BOSTON (CBS) – For the wealthy among us, the last couple of years have been a bit different than the past.
Listen to Jon’s commentary:
We’ve always been a country that applauded financial success and gorged on the details of the lifestyle of the rich and famous.
But being rich hasn’t been so popular since greed-crazed speculators on Wall Street blew a big hole in the economy, with the little guy, as always, taking the worst of it.
All of a sudden, resourceful entrepreneurs who went from rags to riches went from being cultural icons to being, at best, slightly suspect, at worst, the reckless heavies of many an Occupy movement sidewalk skit.
And from Washington to Europe, jacking up taxes on the one-percent is the political slogan of the day, a guaranteed applause line everywhere in America – except the Republican Congressional caucus room.
That slogan was the essence of the campaign of Francoise Hollande, the newly-elected president of France.
Back in February he called for a 75-percent tax on millionaires, and in case anyone misses the point, has called the financial industry his “greatest enemy” and says flatly: “I do not like the rich.”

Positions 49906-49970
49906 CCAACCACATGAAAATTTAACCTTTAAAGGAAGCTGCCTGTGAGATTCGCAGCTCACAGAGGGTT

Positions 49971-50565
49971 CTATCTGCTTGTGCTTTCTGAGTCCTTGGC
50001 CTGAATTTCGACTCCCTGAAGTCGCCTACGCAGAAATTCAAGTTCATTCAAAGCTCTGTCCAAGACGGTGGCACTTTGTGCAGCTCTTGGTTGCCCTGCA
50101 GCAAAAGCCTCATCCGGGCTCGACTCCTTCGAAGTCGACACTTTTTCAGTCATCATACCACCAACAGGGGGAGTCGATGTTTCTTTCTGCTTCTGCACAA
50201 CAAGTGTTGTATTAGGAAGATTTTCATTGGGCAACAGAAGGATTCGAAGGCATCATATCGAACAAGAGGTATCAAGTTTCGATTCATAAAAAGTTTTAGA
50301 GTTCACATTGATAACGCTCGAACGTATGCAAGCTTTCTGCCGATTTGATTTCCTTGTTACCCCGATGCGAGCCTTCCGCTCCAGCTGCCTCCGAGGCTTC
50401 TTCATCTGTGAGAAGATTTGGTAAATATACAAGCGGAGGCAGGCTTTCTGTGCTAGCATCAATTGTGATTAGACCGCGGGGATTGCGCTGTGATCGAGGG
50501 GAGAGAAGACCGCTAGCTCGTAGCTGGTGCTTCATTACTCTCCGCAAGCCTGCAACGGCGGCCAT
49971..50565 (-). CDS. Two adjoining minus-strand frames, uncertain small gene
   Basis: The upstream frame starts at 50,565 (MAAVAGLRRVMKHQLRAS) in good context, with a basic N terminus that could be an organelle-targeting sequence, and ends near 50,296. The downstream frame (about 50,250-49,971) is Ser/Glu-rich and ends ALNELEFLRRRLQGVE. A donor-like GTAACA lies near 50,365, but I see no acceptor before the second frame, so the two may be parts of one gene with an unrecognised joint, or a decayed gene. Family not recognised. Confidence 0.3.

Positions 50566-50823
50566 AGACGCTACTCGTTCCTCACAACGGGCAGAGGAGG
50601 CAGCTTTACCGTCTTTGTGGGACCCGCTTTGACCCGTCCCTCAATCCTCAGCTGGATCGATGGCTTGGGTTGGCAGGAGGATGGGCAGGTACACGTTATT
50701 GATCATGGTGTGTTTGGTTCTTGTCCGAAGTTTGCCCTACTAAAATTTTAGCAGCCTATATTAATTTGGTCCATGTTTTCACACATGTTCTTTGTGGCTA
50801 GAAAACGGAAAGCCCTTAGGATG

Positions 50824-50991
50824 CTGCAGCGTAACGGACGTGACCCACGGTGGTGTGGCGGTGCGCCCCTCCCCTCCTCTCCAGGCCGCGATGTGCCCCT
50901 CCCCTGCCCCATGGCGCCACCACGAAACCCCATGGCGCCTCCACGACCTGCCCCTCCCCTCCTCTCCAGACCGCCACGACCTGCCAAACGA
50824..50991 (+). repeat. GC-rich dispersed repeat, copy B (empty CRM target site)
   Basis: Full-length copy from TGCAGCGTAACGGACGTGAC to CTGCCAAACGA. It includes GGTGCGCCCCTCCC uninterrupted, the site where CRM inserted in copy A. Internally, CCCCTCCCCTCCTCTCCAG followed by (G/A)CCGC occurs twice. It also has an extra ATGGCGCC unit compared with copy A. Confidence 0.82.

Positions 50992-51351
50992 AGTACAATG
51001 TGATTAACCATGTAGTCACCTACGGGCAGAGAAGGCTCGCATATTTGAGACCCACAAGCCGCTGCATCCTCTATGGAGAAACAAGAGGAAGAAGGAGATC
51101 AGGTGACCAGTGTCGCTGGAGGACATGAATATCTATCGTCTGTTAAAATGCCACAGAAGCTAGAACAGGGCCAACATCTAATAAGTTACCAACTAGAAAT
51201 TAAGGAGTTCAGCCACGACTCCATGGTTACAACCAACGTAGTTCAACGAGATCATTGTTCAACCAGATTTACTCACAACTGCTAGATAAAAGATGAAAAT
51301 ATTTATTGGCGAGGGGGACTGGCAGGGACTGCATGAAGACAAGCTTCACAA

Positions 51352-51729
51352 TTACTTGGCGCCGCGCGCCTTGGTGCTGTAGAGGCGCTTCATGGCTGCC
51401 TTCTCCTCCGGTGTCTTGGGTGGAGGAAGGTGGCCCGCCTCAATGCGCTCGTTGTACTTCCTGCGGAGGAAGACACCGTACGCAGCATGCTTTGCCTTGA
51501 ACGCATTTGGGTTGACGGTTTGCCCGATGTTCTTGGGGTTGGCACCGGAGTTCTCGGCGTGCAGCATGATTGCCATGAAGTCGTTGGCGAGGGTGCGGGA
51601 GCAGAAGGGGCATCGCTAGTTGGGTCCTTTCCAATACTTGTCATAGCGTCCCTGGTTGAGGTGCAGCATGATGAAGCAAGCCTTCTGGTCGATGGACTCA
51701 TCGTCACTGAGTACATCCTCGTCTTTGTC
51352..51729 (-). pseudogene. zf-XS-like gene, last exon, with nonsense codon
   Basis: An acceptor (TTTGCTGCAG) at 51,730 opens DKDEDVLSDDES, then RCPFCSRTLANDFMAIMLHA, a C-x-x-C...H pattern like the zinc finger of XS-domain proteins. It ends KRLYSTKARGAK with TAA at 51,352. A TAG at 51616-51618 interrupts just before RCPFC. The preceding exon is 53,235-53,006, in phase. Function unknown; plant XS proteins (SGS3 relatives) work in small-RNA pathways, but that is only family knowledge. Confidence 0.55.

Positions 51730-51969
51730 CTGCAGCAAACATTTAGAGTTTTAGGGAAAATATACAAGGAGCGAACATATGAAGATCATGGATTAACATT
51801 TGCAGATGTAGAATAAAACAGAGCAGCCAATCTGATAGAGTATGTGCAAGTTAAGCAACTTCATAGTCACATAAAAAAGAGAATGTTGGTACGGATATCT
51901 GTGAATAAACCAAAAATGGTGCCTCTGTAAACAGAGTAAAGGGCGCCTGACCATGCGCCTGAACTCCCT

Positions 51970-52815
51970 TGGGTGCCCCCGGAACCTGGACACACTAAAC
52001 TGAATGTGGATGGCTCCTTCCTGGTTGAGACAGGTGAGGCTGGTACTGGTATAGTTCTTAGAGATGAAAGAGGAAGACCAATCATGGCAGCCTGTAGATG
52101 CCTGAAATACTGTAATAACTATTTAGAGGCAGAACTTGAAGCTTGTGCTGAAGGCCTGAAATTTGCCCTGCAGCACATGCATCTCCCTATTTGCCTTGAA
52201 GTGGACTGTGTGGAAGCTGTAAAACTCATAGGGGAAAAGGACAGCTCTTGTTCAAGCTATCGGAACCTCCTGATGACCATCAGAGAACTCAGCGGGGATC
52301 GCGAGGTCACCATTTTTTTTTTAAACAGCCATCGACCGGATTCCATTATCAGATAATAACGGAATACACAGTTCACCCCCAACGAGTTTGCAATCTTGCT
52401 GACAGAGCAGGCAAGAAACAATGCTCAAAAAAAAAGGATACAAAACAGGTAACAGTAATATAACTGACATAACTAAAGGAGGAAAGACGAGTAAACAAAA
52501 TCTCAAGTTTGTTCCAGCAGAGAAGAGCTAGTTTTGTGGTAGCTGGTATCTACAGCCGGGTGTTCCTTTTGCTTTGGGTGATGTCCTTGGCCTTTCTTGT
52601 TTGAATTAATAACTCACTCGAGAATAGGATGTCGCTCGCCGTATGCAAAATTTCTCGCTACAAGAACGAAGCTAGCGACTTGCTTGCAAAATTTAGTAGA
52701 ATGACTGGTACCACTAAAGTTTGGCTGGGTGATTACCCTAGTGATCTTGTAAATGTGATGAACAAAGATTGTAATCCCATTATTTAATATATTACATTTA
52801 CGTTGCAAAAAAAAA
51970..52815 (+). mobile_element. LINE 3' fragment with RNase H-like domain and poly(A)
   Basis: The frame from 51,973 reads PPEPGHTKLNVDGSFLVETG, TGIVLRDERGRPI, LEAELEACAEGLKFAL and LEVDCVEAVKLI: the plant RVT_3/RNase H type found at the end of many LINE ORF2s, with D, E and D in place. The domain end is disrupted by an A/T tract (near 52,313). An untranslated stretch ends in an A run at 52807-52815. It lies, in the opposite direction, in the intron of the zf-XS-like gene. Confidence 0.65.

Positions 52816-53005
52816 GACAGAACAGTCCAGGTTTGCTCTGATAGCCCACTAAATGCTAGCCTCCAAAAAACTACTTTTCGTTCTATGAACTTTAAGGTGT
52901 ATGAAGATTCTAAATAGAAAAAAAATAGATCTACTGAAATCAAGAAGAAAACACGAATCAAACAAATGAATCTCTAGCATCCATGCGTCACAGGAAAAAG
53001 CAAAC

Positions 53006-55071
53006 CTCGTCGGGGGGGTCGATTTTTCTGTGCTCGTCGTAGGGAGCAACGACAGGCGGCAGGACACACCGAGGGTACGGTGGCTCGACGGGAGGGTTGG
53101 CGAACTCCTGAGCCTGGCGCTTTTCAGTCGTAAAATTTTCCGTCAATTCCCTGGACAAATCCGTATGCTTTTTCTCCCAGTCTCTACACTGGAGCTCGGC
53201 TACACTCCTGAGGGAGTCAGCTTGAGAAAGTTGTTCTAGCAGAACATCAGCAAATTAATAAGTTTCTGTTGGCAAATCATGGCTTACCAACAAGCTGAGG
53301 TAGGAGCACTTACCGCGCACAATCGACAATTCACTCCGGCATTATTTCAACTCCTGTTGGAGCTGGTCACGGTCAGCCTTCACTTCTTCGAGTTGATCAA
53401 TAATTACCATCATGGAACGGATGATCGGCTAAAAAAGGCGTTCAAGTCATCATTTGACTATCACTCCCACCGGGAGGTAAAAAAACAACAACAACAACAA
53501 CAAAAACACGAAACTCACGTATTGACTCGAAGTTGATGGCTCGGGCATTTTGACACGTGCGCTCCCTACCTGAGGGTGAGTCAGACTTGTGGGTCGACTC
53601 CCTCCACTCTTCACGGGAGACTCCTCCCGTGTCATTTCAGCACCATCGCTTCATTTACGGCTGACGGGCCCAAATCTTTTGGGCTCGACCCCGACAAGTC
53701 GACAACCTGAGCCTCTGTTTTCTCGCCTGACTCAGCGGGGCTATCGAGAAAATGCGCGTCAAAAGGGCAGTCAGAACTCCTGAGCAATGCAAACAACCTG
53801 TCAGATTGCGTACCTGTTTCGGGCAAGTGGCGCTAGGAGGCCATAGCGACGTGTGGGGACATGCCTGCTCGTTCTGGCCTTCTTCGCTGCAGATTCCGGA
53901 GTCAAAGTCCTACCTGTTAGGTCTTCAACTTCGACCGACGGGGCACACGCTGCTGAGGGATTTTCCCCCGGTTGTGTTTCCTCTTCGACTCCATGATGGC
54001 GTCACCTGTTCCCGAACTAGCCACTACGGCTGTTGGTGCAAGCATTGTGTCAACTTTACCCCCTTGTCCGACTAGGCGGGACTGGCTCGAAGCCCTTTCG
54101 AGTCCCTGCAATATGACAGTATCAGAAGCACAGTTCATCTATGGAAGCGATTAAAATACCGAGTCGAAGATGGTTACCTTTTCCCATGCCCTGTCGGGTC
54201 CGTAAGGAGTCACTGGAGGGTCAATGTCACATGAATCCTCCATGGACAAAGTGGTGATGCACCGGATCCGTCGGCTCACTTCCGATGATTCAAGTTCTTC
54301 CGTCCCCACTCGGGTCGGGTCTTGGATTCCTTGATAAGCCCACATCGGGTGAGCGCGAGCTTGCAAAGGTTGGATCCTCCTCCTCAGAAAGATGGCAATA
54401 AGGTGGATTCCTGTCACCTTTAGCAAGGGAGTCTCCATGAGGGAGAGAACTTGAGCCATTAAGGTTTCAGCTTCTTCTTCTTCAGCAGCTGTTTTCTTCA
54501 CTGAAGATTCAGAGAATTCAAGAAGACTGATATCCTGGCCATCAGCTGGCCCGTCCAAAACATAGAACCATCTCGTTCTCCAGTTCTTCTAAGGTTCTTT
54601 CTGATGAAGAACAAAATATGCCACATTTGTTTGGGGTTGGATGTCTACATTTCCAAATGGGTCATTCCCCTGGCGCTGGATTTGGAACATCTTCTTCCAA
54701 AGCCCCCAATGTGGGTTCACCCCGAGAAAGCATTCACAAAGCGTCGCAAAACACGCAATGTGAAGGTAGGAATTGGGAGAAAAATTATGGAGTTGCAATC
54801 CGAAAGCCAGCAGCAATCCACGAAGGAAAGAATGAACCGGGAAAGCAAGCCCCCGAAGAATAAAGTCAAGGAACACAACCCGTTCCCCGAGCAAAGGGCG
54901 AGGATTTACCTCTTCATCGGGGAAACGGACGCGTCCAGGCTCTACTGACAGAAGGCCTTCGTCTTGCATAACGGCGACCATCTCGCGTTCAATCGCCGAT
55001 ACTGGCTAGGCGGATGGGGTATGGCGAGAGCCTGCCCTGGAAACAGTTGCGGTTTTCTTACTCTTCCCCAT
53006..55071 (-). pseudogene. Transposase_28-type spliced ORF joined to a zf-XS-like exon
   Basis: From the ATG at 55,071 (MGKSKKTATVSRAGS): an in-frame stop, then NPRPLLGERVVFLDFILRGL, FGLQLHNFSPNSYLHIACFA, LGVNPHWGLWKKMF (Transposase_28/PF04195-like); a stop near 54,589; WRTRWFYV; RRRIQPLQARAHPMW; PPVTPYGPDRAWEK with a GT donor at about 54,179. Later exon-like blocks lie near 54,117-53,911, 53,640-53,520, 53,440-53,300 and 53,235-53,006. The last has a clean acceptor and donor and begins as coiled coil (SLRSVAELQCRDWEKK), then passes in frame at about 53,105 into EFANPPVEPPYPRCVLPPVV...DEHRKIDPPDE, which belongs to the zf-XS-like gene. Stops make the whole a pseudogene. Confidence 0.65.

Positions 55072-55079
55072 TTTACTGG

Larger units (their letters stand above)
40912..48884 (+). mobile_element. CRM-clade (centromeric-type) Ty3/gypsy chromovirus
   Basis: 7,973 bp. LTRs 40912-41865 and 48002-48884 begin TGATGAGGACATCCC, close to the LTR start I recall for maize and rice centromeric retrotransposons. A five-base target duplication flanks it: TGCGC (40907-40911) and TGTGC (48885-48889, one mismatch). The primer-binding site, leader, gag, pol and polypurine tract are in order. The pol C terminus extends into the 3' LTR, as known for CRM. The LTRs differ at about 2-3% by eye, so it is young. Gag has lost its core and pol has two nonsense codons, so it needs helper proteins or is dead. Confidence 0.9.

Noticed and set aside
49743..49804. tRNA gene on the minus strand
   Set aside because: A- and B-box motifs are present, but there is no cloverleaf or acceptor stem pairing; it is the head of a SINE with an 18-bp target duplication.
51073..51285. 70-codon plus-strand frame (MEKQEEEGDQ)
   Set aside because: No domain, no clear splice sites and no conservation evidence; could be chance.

Can he get an amen?
But guess what has happened as a result of the new president’s class warfare?
According to the New York Times, there has been a growing exodus of both the already-wealthy and educated young people “attracted by better job prospects everywhere.”
Belgium, Britain, and Switzerland have drawn thousands of so-called “tax exiles” with New Hampshire-style sales pitches.
They’re leaving, as one young entrepreneur told Bloomberg News, “I don’t share the values that emerged during the election, the rejection of ambition and success…. I need to believe for me and my descendents that the sky is the limit.’’
Of course, they’re also leaving because they can.
We’ll see if the French find a reasonable balance between taxation and spending that salvages their economy.
In the meantime, what’s happening there is a caution to us that while reviling the rich may feel good and at times be deserved, it’s not a substitute for smart fiscal policymaking.
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